The composer John Morton inside a tunnel, just north of the Central Park Zoo, that features a random collage of sounds he recorded all around the park.

The composer John Morton inside a tunnel, just north of the Central Park Zoo, that features a random collage of sounds he recorded all around the park. Photo credit: Michael Appleton for The New York Times

The official blurbage from the New York City Dept. of Parks & Recreation reads thusly:

“This summer, avant–garde composer John Morton’s sonic collage, Central Park Sound Tunnel, will be installed in one of Central Park’s iconic pedestrian tunnels between the Central Park Zoo and the Tisch Children’s Zoo at 65th Street. Beginning every half–hour with the ringing of the Delacorte chimes, this 20–minute, 6–speaker sound installation incorporates field recordings made in Central Park over the last year.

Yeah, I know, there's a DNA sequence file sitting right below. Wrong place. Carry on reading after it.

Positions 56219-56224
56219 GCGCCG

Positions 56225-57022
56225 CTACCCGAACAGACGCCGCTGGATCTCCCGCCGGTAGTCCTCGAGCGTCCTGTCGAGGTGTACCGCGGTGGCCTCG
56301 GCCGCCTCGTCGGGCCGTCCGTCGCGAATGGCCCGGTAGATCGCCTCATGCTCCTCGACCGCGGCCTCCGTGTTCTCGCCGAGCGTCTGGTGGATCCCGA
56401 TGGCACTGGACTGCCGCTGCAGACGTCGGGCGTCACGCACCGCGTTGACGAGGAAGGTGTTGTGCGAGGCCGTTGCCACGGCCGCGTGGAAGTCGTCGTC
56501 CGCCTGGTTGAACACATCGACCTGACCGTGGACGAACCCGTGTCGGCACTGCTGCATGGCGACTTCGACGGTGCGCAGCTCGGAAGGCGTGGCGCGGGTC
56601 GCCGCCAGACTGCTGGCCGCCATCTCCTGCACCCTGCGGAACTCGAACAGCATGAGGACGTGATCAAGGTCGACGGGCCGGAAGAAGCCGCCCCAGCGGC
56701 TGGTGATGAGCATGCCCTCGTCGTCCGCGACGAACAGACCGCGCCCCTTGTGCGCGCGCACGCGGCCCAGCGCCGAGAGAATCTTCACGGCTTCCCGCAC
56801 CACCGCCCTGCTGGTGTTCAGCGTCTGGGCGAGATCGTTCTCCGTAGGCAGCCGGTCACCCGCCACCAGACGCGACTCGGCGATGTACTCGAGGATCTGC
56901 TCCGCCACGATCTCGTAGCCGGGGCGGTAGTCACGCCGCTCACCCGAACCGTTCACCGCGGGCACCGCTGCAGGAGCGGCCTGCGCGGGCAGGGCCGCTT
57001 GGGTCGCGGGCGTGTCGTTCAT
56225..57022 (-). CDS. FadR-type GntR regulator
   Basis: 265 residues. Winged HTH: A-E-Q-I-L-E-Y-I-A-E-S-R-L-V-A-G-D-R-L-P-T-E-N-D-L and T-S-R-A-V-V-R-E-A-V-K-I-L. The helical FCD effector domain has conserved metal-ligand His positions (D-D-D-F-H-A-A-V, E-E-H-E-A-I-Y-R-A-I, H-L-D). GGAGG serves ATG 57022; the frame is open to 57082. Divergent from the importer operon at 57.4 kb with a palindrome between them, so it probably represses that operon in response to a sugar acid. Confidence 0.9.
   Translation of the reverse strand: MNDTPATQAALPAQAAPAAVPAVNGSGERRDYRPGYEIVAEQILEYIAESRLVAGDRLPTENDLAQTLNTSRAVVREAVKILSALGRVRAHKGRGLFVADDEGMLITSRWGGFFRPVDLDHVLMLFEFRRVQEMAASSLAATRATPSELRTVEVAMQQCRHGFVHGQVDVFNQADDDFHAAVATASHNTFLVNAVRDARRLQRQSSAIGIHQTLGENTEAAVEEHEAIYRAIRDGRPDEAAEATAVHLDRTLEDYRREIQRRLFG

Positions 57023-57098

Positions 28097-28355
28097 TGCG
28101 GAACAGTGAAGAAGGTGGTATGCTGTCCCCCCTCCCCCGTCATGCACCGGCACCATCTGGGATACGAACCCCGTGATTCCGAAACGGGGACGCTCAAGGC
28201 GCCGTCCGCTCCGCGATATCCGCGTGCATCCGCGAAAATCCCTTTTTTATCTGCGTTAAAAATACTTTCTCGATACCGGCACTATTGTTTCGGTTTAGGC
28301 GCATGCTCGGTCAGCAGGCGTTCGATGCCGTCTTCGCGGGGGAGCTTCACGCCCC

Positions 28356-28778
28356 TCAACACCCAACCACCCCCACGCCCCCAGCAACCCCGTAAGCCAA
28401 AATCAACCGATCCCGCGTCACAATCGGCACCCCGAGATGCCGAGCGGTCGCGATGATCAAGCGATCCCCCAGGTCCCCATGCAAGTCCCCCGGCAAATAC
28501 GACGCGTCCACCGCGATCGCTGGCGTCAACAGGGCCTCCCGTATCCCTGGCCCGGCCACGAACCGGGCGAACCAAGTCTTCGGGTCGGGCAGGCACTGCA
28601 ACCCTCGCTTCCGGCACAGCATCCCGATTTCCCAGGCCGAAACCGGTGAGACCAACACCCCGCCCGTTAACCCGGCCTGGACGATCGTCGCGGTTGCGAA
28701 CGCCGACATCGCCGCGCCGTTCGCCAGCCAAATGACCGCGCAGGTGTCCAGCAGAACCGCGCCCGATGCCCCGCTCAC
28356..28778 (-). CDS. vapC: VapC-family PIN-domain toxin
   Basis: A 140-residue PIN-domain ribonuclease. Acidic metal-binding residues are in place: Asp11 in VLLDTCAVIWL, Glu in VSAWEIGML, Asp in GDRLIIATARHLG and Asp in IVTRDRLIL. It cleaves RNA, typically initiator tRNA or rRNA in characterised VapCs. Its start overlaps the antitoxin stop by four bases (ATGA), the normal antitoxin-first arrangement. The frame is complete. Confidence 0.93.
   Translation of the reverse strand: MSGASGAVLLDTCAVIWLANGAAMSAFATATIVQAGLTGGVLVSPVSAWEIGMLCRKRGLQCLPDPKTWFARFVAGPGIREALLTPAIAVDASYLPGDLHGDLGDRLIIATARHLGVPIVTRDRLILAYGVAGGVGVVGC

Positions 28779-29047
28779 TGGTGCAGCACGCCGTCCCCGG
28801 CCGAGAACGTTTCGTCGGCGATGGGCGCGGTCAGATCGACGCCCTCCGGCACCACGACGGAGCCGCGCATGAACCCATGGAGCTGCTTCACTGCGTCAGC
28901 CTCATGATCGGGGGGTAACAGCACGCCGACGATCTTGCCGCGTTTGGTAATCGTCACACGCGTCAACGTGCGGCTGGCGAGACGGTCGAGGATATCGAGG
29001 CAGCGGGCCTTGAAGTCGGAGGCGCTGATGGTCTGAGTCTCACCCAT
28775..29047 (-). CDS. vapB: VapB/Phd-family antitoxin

Using computer technology, a randomly generated selection of ambient sounds such as horses clopping, baseball games, birds, and chime tunes are woven together to form ever–changing compositions that echo through the cavernous tunnel.

John Morton’s Central Park Sound Tunnel enables visitors to experience the sonic landscape of the world’s most famous park,” said Parks & Recreation Commissioner Adrian Benepe. “This multi–faceted installation furthers our commitment to presenting innovative public art by leading contemporary artists and provides another exciting reason to visit Central Park this summer…”

MP3 sound examples on this page.

Recently, the New York Times published their own review of the piece and the artist.

John Morton, Central Park Sound Tunnel
June 8 to September 10, 2009
8:00 a.m. – 8:00 p.m.
North of the Zoo and Delacorte Clock

-Patrick Grant